Besides finances, I also mentioned several things that made it overrated for New York youth who told me distinctly that they didn't care for the city too much. Some kids (and their parents) want back yards and green space. Many parents want schools that are not so heavily influenced by the private sector (as many public schools in New York are) and have the heavy hand of one man involved (Mayor Bloomberg, who has mayoral control). The roads and infrastructure of New York (bridges, freeways) are in constant disrepair. Many residential buildings are old and outdated. The city is letting much of its public housing go in disrepair and it breeds crime and other social problems. These are all lifestyle issues that a large number of New Yorkers have to deal with, primarily people of color and working class folks, which forms the majority of New Yorkers. That is also why, of the people who want to leave, many of them fit these categories. So their perspective doesn't matter because New York is known to be expensive and they should just deal with it? For them, New York is overated.

I look at this a little differently as well from a social perspective. New York to me represents the apex of capitalism, and that, to me, is unfortunate. As you've basically asserted, it's mostly for rich people and people who fall into the grind of working non stop to meet basic needs. You have to meet basic needs in other cities, but the stress and energy one must put forth to do that is unhealthy and unnecessary. While the average working class person in NYC is pushed to the outer boroughs and can't afford to or have time to enjoy the Guggenheim or Central Park, the elite few of the city (and again those who make certain sacrifices to do so) have it at their fingertips. This brings into play social justice issues and a whole host of other things that bothered me about the essence of New York. The average person is rushing to and from destinations on the street in the subway and everywhere else, while those who have the economic resources can cruise in a cab or escorted car. Of course I'll be able to enjoy New York better when I make some money, but the fact that money has to be at the center of New York life is troublesome on a deeper level.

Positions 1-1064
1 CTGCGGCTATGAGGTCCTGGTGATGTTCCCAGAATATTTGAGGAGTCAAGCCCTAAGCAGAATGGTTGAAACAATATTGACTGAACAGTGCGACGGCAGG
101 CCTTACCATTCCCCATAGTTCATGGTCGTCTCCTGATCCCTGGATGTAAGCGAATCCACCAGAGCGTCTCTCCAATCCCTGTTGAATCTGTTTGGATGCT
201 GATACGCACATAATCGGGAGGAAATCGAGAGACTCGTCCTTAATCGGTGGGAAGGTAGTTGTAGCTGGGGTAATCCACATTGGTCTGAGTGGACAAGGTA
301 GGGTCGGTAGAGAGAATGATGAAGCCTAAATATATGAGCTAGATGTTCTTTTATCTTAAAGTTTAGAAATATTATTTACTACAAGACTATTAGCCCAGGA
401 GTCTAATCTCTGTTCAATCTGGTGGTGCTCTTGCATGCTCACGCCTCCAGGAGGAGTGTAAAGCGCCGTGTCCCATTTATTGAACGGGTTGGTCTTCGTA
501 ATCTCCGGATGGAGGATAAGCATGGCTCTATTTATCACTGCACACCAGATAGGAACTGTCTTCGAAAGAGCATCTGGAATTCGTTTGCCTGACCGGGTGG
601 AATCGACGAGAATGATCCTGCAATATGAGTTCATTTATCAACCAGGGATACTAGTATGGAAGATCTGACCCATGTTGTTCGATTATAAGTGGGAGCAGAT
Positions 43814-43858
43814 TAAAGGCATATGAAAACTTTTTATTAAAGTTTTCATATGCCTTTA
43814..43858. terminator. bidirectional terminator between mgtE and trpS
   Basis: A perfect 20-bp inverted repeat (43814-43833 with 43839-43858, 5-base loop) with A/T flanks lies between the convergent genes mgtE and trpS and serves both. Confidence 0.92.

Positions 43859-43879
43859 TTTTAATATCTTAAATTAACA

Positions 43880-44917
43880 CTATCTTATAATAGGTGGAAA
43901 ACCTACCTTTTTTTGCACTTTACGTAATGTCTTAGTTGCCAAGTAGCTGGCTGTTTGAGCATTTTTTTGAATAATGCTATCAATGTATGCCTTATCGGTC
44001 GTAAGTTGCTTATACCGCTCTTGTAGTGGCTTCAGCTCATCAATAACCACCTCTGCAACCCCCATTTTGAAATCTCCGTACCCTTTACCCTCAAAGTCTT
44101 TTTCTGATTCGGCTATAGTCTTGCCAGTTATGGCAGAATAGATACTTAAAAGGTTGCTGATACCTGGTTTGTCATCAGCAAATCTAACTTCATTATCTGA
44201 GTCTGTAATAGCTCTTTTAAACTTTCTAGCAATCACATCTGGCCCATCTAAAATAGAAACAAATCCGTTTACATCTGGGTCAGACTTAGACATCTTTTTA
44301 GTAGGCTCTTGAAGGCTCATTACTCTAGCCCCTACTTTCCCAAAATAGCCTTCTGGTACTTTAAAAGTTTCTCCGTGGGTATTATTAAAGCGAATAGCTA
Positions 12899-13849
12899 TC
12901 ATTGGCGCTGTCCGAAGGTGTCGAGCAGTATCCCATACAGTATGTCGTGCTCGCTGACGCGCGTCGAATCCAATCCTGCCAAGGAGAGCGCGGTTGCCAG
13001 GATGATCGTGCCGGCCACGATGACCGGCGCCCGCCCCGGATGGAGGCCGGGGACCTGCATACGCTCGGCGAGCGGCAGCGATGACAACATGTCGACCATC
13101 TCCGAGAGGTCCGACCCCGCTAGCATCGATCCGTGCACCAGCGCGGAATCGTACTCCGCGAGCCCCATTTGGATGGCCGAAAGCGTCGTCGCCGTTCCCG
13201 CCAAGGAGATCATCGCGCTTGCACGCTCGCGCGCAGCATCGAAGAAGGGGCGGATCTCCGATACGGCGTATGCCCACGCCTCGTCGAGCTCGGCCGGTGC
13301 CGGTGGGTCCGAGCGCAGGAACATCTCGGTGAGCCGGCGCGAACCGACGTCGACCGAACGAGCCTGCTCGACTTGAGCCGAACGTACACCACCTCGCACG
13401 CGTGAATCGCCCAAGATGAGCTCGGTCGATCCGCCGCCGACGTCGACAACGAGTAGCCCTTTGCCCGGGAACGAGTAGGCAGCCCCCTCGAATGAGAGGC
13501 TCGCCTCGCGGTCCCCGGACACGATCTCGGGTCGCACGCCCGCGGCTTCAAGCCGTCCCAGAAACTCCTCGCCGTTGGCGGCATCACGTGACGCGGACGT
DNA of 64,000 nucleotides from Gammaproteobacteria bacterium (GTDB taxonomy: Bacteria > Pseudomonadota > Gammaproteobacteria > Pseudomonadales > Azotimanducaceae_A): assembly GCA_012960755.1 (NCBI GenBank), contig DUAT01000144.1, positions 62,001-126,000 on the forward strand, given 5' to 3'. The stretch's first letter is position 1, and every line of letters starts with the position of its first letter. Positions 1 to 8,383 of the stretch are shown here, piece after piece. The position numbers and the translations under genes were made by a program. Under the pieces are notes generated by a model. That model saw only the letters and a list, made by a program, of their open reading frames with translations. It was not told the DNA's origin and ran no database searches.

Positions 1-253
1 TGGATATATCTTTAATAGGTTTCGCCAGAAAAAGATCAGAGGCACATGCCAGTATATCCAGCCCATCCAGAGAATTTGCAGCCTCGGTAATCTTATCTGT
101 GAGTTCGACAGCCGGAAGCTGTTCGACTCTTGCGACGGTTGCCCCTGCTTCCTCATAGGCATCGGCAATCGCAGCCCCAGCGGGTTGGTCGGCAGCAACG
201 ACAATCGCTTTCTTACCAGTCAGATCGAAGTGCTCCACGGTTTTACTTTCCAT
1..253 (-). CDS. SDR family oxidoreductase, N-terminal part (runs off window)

New York is considered by lists and surveys to be the best city in America. It is not called the best city in America for rich people. If it's just limiting to rich people and those who sacrifice to live the New York lifestyle, for those (most of us) who don't fit that bill, it is damn overrated. If it ain't the best living experience for most people, who's coming up with that standard? The elite folks who come up with those lists and tell everyone how great New York is and some loud locals who believe New York is the only way.

Last edited by bizchick86; 09-09-2009 at 10:11 AM..
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Old 09-09-2009, 10:05 AM
 
Location: State College,PA
275 posts, read 363,792 times
Reputation: 214
Quote:
Originally Posted by bizchick86